Skip to content

Tag: fanaticism

Don't pseudo-sentiments get hurt, not even pseudo-hurt?

Right-wing politics all over the world seeks to victimise the weak and powerless by falsely claiming victimhood, says Shivam Vij

In neighbouring Pakistan, an Islamic cleric recently accused a young Christian girl, Rimsha Masih, of blasphemy, a charge punishable by life imprisonment. He said she had burnt some pages that contained verses from the Quran. The 14-year-old girl hails from a poor family and suffers from downs syndrome. An eyewitness to the event showed courage and told a magistrate the truth: it was the Muslim cleric who had put those burnt pages in Rimsha’s bag. The cleric has been arrested and is set, in turn, to be charged with blasphemy.
I have been thinking about the incident. Insulting somebody’s religion is bad. It may cause offence. Often it is intended to cause offence. If somebody insults Islam, by doing things like burning pages containing verses from the Quran, it is bound to outrage a Muslim.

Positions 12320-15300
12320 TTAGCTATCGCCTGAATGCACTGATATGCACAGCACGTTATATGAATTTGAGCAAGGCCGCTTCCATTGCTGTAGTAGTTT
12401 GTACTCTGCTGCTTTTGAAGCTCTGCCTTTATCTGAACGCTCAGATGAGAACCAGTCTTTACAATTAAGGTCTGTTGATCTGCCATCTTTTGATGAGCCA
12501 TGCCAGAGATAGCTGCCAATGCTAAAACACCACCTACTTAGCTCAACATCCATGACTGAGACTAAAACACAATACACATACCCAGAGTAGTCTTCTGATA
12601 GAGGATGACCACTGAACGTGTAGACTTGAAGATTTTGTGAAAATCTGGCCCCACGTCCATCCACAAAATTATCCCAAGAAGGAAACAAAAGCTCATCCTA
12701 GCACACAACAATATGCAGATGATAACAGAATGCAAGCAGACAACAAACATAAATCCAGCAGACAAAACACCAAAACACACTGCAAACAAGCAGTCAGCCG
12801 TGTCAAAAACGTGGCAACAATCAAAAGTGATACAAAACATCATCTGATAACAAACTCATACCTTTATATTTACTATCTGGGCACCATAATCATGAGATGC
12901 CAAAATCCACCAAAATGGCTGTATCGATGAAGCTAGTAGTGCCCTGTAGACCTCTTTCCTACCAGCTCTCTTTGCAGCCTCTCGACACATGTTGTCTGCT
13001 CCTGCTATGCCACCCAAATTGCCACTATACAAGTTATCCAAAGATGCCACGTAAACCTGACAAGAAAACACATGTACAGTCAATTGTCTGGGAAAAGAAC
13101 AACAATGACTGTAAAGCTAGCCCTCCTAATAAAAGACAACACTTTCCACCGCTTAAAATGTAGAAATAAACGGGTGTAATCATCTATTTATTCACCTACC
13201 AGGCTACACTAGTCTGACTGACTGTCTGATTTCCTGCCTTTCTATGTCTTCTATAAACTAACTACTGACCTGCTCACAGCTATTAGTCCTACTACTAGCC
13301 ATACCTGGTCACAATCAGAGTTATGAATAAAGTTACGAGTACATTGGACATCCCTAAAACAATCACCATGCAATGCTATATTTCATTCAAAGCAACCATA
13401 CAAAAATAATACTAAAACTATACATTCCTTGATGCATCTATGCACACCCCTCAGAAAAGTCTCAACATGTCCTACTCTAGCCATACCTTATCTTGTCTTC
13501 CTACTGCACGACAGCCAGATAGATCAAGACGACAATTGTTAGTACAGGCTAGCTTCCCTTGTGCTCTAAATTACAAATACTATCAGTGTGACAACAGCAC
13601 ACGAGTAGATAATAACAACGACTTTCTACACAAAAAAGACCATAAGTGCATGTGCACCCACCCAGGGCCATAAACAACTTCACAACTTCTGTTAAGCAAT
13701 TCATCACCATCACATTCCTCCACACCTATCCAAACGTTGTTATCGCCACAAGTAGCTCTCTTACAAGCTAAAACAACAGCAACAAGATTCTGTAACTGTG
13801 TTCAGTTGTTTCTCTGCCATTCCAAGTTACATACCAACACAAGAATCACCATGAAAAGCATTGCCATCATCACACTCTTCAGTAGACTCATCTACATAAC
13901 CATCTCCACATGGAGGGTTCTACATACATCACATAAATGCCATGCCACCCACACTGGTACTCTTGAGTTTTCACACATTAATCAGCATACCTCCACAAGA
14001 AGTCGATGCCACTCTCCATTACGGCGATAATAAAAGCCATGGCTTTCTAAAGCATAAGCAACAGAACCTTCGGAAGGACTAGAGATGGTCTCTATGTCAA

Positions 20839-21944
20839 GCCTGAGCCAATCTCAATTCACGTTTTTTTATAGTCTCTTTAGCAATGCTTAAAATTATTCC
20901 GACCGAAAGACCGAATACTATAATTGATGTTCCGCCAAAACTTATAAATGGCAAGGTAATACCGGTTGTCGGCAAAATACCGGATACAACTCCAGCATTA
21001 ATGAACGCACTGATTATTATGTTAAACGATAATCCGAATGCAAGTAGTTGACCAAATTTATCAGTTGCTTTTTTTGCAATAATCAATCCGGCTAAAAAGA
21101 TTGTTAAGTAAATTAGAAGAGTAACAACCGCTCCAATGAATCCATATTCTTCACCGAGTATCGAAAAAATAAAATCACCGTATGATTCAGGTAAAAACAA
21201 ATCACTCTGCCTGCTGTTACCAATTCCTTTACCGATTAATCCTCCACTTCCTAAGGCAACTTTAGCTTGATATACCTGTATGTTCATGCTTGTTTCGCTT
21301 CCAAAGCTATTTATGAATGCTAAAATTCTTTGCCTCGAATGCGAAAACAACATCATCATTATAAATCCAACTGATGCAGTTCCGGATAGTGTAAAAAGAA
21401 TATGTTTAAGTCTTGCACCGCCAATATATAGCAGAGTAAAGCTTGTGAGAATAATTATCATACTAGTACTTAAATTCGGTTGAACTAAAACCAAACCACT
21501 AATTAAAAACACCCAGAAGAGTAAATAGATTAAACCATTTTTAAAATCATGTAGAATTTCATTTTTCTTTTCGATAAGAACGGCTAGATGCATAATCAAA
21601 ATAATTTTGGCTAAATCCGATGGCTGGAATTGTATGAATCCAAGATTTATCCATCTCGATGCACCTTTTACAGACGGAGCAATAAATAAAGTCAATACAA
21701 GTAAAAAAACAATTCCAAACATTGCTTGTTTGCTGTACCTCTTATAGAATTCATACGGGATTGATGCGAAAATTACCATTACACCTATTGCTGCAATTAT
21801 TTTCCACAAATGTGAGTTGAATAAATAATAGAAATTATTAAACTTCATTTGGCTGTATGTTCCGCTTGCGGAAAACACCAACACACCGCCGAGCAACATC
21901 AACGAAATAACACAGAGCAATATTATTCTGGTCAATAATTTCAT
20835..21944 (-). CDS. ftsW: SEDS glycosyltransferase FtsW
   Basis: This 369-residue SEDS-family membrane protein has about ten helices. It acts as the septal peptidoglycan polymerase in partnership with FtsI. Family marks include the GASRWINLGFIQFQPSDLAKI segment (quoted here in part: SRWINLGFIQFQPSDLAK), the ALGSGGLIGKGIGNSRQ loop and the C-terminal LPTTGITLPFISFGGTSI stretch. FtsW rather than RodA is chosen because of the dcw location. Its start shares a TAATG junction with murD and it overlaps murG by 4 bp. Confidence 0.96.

But what happens when the Muslim has burnt those pages to implicate a Christian? Where does the outrage disappear? Why are the right-wingers and the mullahs in Pakistan suddenly silent? The cleric’s lawyer had threatened the judge that if the girl is let off she could be lynched — such was the outrage! Where has the outrage suddenly disappeared? Where are the calls for lynching the blasphemer to death?